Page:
In DT this week, Year 5 are working on blackwork techniques to create a bookmark. Blackwork is believed to have been brought to England by Catharine of Aragon in Tudor times and was used to embellish and strengthen collars, cuffs and hems. Modern blackwork uses the old techniques but is usually more colourful, as you can see from our works in progress.
There's been a murder!!!! King Duncan has been murdered. Year 5, in the role of investigating officers, wrote a police report about the crime scene.
After learning about climate zones, the pupils used a serious of clue cards to find out about the climate experienced by a number of cities in North America.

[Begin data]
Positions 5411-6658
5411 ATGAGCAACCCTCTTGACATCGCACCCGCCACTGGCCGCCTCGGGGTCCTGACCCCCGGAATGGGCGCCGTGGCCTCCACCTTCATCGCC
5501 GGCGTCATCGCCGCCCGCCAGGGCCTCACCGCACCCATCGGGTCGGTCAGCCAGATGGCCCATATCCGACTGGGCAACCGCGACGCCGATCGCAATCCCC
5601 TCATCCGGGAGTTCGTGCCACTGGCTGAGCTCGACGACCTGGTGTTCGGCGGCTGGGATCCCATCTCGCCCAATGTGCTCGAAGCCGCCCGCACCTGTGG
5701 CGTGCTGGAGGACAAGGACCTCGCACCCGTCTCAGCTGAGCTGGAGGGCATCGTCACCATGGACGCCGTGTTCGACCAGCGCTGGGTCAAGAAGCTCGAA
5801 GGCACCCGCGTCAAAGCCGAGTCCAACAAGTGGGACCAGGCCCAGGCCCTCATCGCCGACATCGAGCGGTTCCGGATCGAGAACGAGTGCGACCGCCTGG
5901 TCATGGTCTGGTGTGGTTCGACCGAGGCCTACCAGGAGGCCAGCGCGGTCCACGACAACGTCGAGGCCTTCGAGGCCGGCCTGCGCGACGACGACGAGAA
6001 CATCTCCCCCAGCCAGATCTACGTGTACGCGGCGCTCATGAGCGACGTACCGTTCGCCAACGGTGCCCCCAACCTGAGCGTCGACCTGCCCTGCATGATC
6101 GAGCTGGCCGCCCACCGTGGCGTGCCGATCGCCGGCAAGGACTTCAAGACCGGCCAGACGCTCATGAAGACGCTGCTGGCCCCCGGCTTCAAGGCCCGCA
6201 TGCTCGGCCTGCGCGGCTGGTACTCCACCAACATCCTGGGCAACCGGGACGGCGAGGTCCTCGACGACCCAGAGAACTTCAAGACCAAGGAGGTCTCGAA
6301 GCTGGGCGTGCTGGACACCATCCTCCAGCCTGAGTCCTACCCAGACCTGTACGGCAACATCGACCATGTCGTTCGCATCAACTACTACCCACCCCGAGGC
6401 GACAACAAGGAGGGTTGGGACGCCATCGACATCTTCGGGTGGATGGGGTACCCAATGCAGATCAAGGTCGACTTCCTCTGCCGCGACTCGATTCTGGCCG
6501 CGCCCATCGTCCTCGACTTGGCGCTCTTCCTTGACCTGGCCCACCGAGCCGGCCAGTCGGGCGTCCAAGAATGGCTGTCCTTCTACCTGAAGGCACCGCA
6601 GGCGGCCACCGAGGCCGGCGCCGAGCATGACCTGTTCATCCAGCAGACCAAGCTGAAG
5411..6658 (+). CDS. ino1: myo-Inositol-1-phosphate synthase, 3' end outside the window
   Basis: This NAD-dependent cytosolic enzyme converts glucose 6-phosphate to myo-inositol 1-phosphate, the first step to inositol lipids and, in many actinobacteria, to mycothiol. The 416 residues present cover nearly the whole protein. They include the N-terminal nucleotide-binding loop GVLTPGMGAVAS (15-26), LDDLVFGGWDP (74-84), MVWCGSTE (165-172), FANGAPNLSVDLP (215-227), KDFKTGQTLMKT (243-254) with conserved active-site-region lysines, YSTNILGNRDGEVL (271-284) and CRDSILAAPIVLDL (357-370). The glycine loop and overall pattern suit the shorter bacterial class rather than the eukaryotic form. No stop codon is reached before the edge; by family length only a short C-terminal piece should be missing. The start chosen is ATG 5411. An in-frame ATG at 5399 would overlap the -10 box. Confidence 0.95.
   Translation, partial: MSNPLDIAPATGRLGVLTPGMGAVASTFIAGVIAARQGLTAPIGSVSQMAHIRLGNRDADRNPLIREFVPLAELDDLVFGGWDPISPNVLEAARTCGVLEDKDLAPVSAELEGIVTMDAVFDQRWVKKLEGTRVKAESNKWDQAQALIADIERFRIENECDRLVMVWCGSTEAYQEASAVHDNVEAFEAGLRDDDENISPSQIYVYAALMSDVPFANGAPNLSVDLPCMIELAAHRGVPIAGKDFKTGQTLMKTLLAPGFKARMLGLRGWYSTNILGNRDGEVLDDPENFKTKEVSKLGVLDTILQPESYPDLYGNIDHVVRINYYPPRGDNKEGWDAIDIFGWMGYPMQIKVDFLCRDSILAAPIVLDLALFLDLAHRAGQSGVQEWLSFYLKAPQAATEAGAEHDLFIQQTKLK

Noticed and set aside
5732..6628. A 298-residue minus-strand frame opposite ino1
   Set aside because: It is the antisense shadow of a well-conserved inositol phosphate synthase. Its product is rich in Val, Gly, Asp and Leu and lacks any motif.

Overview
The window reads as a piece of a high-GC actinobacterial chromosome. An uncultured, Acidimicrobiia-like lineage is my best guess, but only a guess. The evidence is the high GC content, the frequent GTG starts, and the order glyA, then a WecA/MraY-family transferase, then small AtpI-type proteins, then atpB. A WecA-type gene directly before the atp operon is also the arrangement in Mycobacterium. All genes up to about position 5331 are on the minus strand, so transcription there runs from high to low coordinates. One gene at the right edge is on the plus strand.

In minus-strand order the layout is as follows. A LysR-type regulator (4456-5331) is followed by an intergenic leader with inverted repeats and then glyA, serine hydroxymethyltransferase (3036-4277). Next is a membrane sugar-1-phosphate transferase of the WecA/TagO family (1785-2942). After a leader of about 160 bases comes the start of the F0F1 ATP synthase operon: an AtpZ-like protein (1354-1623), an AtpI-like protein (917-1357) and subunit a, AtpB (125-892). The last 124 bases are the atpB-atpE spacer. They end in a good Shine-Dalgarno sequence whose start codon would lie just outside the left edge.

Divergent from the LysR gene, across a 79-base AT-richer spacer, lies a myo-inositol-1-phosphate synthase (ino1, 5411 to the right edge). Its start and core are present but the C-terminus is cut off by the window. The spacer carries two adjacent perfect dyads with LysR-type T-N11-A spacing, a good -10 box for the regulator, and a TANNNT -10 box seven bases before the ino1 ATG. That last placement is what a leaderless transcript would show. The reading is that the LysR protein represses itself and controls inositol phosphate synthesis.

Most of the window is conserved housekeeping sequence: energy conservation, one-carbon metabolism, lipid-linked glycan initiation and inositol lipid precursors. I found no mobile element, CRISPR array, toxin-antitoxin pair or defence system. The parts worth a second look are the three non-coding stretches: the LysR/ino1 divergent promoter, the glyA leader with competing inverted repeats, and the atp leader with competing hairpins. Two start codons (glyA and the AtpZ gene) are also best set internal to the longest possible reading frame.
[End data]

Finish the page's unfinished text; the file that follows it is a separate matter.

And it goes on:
In athletics, Year 5 pupils were learning techniques to throw a shot and discus.
Pupils were given statements about the Viking invasion. Their task was to decide how the threat of a Viking take over of Britain increased or decreased with each subsequent event.
In preparation for their performance, Year 5 learnt a piece that involved plucking the strings.
Year 5 rose magnificently to the STEM challenge to build a moving crane from Knex. In the space of only one hour, they produced some inventive prototypes. For this difficult task, the PRIDE learning behaviours were present in abundance - resilience in particular. All the children were able to identify what they would improve on next time. Congratulations to the worthy winners, Sophie and Myah and runners up, Layla, Evie-Grace and Noah. Many thanks to our governor and STEM Ambassador, Emma Richardson for running the workshop.
Year 5 enjoyed a lesson in yoga from Happy Little Yogi during which they learnt about the benefits of using breathing techniques to calm themselves down.